large grouping of K through 12, a large grouping of the postsecondary, a large grouping of corporate and government, where if we were to develop a solution we could tackle one of those large areas with our solution and not have to build an entirely new solution if we wanted to compete within that area. This raises the question of once you’ve recognized an industry and began to dissect the demand, what do you do from there? For me, I ask where is there an unrealized opportunity. If everyone that I’m seeing, particularly those who are raising venture capital, are in the distribution part of eLearning, then I, as a startup, may not want to compete there. I do not want to chase what everyone else is chasing. I want to do something different. In distribution, there are a lot of players and a lot of funding. On the content side, perhaps I can be a content generator. My expectancy, however, is that the colleges and the schools may already have the content, or may have the expertise to develop that content, or even the responsibility, philosophically, to develop their own content. I may want to start a company in the management system part of eLearning, and focus on new management tools that can be of value. Maybe I don’t want to compete as a provider of all tools; perhaps I can specialize in only mobile tools – tablets, smartphones, etc. And I may not want to develop all of the mobile tools; I could start with analytics, within mobile, as a part of the management system. This is the scope of demand-side thinking that you can do to determine where you want to compete. Think about where the opportunity is. Where is there sufficient magnitude, an attractive rate of growth, and relative homogeneity where you can build a sustainable startup? Can you identify a sizeable market that is growing, that has similar needs and wants, to which you can 95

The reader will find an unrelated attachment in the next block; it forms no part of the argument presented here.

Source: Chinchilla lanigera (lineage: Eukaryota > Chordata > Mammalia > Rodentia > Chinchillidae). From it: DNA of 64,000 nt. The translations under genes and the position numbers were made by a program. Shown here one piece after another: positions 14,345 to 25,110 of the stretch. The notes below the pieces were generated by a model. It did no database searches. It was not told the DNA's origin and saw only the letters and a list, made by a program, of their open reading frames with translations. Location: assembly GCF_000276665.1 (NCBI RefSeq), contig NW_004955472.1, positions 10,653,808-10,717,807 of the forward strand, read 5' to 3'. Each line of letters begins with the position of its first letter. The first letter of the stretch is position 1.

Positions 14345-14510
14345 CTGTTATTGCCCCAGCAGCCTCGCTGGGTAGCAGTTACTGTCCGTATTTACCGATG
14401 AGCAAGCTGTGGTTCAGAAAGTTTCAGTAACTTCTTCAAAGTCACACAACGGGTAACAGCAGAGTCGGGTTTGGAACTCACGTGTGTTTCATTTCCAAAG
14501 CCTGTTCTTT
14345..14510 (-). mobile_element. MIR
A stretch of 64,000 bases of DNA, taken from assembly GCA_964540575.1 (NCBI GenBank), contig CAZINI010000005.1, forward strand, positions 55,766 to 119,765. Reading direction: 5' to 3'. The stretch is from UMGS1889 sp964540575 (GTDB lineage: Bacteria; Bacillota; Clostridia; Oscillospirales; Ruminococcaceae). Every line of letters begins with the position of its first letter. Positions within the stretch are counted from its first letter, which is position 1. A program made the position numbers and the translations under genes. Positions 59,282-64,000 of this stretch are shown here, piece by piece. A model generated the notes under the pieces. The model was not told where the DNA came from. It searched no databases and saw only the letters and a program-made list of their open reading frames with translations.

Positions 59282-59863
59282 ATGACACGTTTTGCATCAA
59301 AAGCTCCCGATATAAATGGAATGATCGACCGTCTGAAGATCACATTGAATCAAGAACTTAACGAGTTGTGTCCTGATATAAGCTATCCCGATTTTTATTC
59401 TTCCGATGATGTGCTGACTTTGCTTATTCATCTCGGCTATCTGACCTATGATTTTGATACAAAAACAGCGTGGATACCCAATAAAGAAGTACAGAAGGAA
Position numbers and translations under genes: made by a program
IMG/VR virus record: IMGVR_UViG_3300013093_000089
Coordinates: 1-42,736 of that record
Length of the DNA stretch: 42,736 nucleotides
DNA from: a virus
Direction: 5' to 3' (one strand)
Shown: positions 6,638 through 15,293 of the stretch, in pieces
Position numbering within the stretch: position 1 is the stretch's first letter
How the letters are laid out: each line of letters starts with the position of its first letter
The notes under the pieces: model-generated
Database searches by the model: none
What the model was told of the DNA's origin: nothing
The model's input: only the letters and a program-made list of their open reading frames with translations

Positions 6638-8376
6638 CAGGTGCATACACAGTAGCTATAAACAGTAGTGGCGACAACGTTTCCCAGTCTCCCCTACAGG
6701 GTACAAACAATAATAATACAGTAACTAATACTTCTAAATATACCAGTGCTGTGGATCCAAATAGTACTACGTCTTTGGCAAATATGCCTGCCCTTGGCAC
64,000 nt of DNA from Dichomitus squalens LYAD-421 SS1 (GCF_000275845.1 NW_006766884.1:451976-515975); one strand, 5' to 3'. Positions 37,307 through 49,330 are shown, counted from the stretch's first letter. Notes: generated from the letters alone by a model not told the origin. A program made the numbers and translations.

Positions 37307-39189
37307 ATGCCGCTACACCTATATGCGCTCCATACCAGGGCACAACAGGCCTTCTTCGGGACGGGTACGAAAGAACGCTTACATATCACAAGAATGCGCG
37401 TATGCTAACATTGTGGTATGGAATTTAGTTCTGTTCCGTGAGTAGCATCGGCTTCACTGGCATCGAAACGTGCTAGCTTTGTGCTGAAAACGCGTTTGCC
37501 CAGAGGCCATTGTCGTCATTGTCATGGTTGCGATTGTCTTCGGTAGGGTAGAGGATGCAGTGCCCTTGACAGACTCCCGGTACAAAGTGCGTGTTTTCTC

deliver something of value? And can you do it in an area where perhaps there’s a niche that for you is attractive. You may find that there are opportunities to pursue opportunities that are too small for large players to compete in, but very worthwhile for you as a startup. For me, a $1 million opportunity would be very attractive. At Microsoft or Google, they wouldn’t answer the phone for a $1 million opportunity. They wouldn’t take a meeting to discuss a $1 million opportunity. It would be too small for companies at that scale. When you’re thinking about demand, segmentation is a central piece to consider as well. Segmentation provides an opportunity to specialize and to build your reputation and brand for doing one thing well, which you can leverage into new things later. It gives you discipline, and allows you to focus on specific needs and wants of a specific customer. In summary, when we consider demand conditions, recognize this as a critical piece of the industry that we need to understand. As we look to bring new products to market, we want to recognize the influence that magnitude, rate of growth, and homogeneity play in our venture’s success.